Cervical Cytology
Anatomy, physiology and histology of the cervix
Endocervical canal
Squamocolumnar junction, metaplastic process and Transformation zone


The squamocolumnar junction, metaplastic change  and the transformation zone

The squamo-columnar junction is located at the point where the squamous epithelium and the columnar epithelium meet. The location varies throughout a woman’s life due to the process of metaplastic changes in the cervical epithelium which occur after puberty and in pregnancy. The transformation zone is the name given to the area of the cervix comprised of epithelium which has undergone metaplastic change.

Definition of metaplasia

  • Metaplasia is the name given to the process by which one fully differentiated type of epithelium changes into another.
  • It is usually an adaptive change which occurs in in reaction to longstanding (chronic) irritation of any kind, or in response to hormonal stimuli.
  • Metaplastic change is reversible and theoretically  transformed epithelium should revert to its original form  after the stimulus is removed but this does not always happen.
  • Metaplasia occurs at many body sites eg gastric mucosa, bladder,bronchi etc. The metaplastic process  has been extensively studied in the cervix.

In the cervix, metaplastic change involves transformation of the endocervical epithelium to squamous epithelium

Three histological stages have been identified:

  • Stage 1: Reserve cell hyperplasia - the reserve cells in the endocervical epithelium start to divide.
  • Stage 2 :Immature squamous metaplasia  - the reserve cells proliferate to form a multilayer of undifferentiated cells. A surface layer of mucinous columnar cells can often be seen on the surface.
  • Stage 3: Mature squamous metaplasia – the undifferentiated cells have differentiated into  mature squamous epithelium which is nearly  indistinguishable from the original squamous epithelium.

Histological section to illustrate reserve cell hyperplasia in the glandular epithelium of the cervix.

Histological section to illustrate immature squamous metaplastic epithelium in the cervix.

Histological section to illustrate mature squamous metaplastic epithelium in the cervix. Illustrates metaplastic change from columnar  to squamous epithelium  in the uterine cervix.

Metaplastic change in the cervix and its physiological basis

  • From birth until puberty the endocervical epithelium is composed of columnar epithelium and the ectocervix of native squamous epithelium. The interface between the two is termed the original squamocolumnar junction.
  • During puberty and at the  first pregnancy the cervix increases in volume  in response to hormonal changes. The endocervical epithelium everts onto the ectocervix (portio vaginalis) exposing it to the acid pH of the vagina. This provides a stimulus for metaplastic change of the columnar epithelium.
  • The process of metaplasia is a patchy one: It starts initially in the crypts and at the tips of the endocervical villae which gradually fuse. Eventually the whole of the everted endocervical epithelium may be replaced by squamous epithelium.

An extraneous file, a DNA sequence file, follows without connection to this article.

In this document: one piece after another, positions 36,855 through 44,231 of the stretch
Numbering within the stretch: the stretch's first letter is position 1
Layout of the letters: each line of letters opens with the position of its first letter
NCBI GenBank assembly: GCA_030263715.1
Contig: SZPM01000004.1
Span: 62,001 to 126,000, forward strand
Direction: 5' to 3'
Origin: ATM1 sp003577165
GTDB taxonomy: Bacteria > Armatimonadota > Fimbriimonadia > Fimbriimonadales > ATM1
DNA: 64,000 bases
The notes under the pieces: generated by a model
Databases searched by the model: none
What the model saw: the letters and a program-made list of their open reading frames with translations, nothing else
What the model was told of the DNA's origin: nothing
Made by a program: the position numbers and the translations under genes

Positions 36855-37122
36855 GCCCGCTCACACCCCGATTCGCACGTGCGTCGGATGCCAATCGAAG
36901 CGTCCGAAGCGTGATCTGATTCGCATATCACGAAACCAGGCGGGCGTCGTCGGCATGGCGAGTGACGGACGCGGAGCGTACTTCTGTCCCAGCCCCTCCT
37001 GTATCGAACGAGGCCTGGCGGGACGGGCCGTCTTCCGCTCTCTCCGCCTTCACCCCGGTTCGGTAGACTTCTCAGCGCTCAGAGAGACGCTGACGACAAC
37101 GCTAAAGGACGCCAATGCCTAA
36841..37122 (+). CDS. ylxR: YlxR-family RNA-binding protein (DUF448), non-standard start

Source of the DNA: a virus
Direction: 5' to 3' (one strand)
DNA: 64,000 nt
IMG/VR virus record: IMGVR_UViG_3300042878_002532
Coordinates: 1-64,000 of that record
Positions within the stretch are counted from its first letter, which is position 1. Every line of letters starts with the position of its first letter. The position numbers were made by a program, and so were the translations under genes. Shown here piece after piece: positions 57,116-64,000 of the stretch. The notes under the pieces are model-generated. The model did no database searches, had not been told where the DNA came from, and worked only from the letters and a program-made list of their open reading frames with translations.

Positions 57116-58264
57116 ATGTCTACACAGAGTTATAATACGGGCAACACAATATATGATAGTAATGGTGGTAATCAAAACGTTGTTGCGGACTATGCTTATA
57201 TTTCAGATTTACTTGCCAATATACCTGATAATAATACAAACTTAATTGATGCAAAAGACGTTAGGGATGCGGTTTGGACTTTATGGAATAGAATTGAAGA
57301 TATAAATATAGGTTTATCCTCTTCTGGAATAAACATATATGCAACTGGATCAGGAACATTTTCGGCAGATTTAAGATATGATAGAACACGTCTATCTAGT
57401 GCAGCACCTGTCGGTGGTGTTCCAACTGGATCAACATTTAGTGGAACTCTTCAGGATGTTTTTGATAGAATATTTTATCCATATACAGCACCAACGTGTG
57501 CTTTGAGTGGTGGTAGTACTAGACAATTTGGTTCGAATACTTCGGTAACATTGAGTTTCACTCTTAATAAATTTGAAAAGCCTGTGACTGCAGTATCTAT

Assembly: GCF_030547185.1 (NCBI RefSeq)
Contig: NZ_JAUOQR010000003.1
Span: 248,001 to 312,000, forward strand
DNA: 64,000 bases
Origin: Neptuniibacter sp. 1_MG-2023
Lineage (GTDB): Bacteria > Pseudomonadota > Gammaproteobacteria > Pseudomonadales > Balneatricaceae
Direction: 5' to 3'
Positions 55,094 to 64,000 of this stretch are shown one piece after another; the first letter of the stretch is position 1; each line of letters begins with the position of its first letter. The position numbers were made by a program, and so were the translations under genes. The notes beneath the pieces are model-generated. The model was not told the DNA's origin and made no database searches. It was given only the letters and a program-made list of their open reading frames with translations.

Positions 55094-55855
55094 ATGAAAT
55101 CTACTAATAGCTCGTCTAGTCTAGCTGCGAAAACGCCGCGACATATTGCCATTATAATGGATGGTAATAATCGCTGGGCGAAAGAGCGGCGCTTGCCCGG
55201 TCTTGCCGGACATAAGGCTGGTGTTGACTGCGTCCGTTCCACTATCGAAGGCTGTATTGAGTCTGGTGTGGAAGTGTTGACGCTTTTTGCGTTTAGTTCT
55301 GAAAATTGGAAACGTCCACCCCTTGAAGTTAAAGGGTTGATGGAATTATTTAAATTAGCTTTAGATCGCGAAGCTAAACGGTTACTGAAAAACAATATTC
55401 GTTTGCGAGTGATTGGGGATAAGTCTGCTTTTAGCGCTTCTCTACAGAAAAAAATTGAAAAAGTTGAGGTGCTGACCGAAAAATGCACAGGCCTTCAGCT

Squamocolumnar junction prior to puberty.

Eversion of the endocervical epithelium at puberty and first pregnancy

Metaplastic change of endocervical epithelium in the transformation zone Relocation of SCJ in the endocervical canal after the menopause


  • 1: native squamous epithelium
  • 2: columnar epithelium of endocervix
  • 3: squamocolumnar junction (SCJ)
  • 4: Eversion of endocervical epithelium
  • 5: Metaplastic change in transformation zone

Clinical significance of squamous metaplasia in the cervix

In the cervix, the area of the epithelium that has undergone metaplastic change is called the transformation zone (TZ). Numerous studies have shown that  the immature metaplastic epithelial cells are susceptible to carcinogens and  most, if not all, cervical cancers arise here.

Other forms of metaplastic change in the cervix

Tuboendometriod metaplasia

This  pattern of metaplastic change often occurs after  surgical cone biopsy, diathermy loop biopsy or LLETZ biopsy. Histologically it is characterised by tuboendometrioid glands in the endocervix well away from the uterine isthmus. A key feature of tuboendometrioid change is that there is no associated endometrial stroma The metaplastic epithelium  exhibit endometrial features including  pseudostratification  of the columnar cell nuclei,  nuclear hyperchromasia, secretory apical snouting in addition to luminal ciliation.
In cervical smears ,  tuboendometrioid metaplastic changes  may be misinterpreted as glandular neoplasia as the cells may form rather ragged crowded groups. However the absence of feathering and rosette formation and the uniform size and shape and the fine chromatin  structure of the individual nuclei  should permit the correct diagnosis. The presence of  a ciliated cell border  is diagnostic although a rare finding . ( see also Section on Pitfalls of Diagnosis  in Module 10 .)

Intestinal metaplasia

This pattern is characterised by the presence of goblet cells in the cervical epithelium and has been found in glandular neoplasms of the cervix.

Case 1 Tubal metaplasia  of cervix Histology  and cytology

    Case 2 Tubal metaplasia of cervix  Histology and cytology


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